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  • BIR Abu Dhabi 2023 - International Environment Council: BIR develops EPR position and reinforces its case for the environmental benefits of recycling

BIR Abu Dhabi 2023 - International Environment Council: BIR develops EPR position and reinforces its case for the environmental benefits of recycling

  • 27 October 2023

The Bureau of International Recycling is formulating a new policy position on extended producer responsibility (EPR) and started the process of issuing a new report on the environmental benefits of recycling, the organisation’s World Recycling Convention in Abu Dhabi has been told.

Speaking to the International Environment Council on 23 October, the Trade & Environment Director Alev Somer said BIR had held an internal workshop meeting on EPR in September ahead of delivering a new position paper. Ms Somer pointed out that 30 such schemes in the early 1990s had grown to around 400 today and EPR was now on the agenda at the UN, the OECD as well as the EU. “This is happening with or without us,” she said. “One of the main concerns raised at the [September] meeting was that recyclers are not sitting at the [global] table when they are discussing EPR. We are absent, we are invisible.”

Ms Somer shared the three key messages from BIR’s draft position which will be finalised at the World Council of Recycling Associations meeting:

  • EPR schemes should be set up only when absolutely necessary, while acknowledging that free and fair competition is vital to the recycling business model
  • Governments should prioritise other policy instruments first, such as legally binding targets for recycled content and design for recycling, to increase circularity
  • When an EPR scheme is an absolute necessity, recyclers must be involved in the governance, ownership of materials should be retained by the recycling company processing them, and tenders must be transparent and fair.

BIR has previously published reports on the environmental benefits of recycling in 2008 and 2016 with an emphasis on metals. This time, Ms Somer told delegates, the scope would be broadened to include all the commodities that BIR represents and new aspects. “We want to go beyond CO2 emissions and energy savings from recycling. We are looking at other natural resource savings at a wider level so we might include water consumption or transport emissions and have some comparisons between secondary and primary production.” Ms Somer said the intention was to give BIR more data so it would be in a stronger position when talking at a global level with the UN, the OECD or the EU. The report is expected to be delivered at BIR’s Singapore Convention in October 2024.

Introducing the guest speakers, IEC Chairman Olivier Francois of Galloo in France and Belgium, recalled a period 20 years earlier when business was mainly conducted by the market. “Now regulation is a very big weight on our business,” he said, adding this included CO2 emissions and the decarbonisation of steel and steel making. Taxation was one issue, as was the partial introduction in the EU of its new Carbon Border Adjustment Mechanism (CBAM) from October 1.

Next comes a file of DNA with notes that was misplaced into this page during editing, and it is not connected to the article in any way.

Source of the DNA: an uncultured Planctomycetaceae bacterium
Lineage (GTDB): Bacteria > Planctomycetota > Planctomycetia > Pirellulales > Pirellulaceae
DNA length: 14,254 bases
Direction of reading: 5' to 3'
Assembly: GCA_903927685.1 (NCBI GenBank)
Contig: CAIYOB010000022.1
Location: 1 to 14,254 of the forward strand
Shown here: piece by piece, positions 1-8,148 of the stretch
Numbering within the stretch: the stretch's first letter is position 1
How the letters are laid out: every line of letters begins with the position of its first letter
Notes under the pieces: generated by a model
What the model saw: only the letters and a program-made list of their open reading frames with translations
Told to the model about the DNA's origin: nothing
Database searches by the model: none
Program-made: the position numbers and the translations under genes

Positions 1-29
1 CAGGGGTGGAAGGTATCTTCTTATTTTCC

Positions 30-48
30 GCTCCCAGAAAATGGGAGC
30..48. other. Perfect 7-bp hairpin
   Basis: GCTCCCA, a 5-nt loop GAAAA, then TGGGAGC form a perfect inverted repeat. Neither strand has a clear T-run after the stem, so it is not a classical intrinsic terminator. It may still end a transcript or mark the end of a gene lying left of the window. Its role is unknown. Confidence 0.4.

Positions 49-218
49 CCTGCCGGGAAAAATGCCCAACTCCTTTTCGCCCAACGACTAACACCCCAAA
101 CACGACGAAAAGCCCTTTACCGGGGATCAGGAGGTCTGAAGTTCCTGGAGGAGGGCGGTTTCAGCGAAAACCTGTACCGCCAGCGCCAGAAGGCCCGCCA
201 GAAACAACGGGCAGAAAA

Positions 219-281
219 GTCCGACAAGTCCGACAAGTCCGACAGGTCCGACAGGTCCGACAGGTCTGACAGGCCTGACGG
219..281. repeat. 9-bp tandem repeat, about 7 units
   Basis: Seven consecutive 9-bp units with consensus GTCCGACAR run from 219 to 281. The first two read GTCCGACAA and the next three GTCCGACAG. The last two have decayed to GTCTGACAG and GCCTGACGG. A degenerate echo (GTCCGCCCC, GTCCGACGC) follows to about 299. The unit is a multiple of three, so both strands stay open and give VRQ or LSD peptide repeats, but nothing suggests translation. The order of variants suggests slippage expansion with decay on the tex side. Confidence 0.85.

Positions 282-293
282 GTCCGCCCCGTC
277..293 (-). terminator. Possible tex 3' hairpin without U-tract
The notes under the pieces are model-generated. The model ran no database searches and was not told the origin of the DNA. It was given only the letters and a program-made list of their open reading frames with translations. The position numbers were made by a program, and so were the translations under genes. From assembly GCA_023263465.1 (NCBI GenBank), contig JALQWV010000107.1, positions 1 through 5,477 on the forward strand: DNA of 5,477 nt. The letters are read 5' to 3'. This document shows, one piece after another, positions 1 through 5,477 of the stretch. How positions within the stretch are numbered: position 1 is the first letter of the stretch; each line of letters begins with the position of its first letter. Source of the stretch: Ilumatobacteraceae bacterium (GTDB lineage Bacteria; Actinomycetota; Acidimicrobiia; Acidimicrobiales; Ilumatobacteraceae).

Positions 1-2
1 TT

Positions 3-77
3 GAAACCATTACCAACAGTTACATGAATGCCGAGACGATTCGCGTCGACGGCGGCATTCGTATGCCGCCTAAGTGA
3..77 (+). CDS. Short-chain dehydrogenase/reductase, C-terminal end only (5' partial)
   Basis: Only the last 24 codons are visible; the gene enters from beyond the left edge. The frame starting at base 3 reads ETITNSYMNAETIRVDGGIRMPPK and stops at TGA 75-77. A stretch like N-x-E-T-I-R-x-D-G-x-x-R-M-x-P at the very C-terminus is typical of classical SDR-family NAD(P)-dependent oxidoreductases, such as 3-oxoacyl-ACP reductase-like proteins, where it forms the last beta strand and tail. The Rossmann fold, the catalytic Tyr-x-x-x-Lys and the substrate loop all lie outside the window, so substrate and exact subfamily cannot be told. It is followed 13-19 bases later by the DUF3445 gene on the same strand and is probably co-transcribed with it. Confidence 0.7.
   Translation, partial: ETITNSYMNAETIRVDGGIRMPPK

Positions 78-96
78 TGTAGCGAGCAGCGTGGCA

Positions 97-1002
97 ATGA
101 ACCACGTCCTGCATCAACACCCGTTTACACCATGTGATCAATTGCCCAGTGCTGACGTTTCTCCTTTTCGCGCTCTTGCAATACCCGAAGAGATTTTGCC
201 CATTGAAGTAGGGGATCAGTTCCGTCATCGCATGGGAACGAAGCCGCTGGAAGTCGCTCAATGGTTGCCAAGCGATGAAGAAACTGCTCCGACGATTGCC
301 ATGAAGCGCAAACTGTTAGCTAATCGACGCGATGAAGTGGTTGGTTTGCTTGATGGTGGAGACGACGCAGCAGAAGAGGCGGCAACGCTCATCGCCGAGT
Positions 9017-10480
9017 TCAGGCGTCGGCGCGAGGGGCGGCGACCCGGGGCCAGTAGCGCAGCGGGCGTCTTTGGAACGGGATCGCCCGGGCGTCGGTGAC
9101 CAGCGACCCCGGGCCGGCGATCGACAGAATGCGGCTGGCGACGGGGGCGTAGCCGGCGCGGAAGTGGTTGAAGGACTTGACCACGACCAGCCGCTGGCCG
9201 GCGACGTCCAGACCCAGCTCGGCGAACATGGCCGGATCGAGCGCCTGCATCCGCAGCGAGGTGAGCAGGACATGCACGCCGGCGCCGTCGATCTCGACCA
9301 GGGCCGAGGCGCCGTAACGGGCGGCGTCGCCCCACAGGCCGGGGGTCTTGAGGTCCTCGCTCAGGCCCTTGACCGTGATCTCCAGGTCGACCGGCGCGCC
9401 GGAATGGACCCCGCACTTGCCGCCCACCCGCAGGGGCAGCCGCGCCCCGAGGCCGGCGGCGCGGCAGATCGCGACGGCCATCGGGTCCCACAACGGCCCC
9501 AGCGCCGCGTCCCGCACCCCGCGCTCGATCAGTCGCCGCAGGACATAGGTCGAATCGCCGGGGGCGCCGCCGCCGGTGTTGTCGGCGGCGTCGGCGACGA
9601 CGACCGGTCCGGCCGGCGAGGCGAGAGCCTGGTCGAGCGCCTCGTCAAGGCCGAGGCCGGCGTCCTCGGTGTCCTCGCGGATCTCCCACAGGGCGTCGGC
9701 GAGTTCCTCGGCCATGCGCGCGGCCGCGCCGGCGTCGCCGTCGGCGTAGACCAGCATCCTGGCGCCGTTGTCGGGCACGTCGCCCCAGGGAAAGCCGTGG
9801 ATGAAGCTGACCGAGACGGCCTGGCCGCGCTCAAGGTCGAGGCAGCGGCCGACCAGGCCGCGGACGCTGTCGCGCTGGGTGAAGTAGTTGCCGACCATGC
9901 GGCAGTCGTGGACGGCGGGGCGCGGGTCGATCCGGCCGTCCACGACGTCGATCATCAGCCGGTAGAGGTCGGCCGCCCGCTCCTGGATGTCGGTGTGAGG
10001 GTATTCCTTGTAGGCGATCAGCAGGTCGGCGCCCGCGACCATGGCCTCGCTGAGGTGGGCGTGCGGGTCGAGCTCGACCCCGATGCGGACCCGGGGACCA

The first speaker was Emmanuel Katrakis, Secretary General of EuRIC, the umbrella organisation for recyclers in the EU, who spoke about CBAM. He said it was intended to make it fairer for producers in Europe, already paying for their carbon emissions, when competing against those who have no such additional costs. “The objective is to put a carbon border to adjust the price difference between them and other producers in the world,” he said.

High-emission industrial sectors included in the first phase are iron and steel, aluminium, cement, electricity, fertiliser and hydrogen. Ferrous and other recycled raw materials are currently excluded from CBAM because their carbon footprints are lower. CBAM came into force on October 1 with a transitional phase for reporting emissions but no payments resulting. When the permanent system enters into force in January 2026, importers will need to declare the goods taken into the EU the previous year. Their embedded greenhouse gases and payments will be calculated and fees paid.

“In theory it is easy to understand,’ said Mr Katrakis. “In practice it is not.”

Mr Francois pointed out many manufacturers within the EU were concerned that CBAM would increase costs when they were already coping with higher energy and labour charges. In particular, car makers feared that steel prices would increase and “there will be additional distortion between what we can manufactured inside Europe and compared to what can be manufactured outside Europe.”

The second guest speaker, Adam Shaffer, Assistant Vice President International Trade & Global Affairs for the US recyclers’ organisation ISRI, said carbon tax regulations were not widely developed in the US. Some east and west coast states had aspects of carbon pricing, he explained, but there was no federal position and one was unlikely in the foreseeable future. Mr Shaffer said the US wanted its products exempt from the EU’s CBAM policy and he thought there might be a potential challenge to the World Trade Organization. He pointed out that the trade in recycled materials was not directly impacted.

In conclusion, Mr Francois said Europe preferred push measures with “a lot of administrative burdens and constraints” (“the stick”), whereas the US sought to use pull movements (“the carrot”).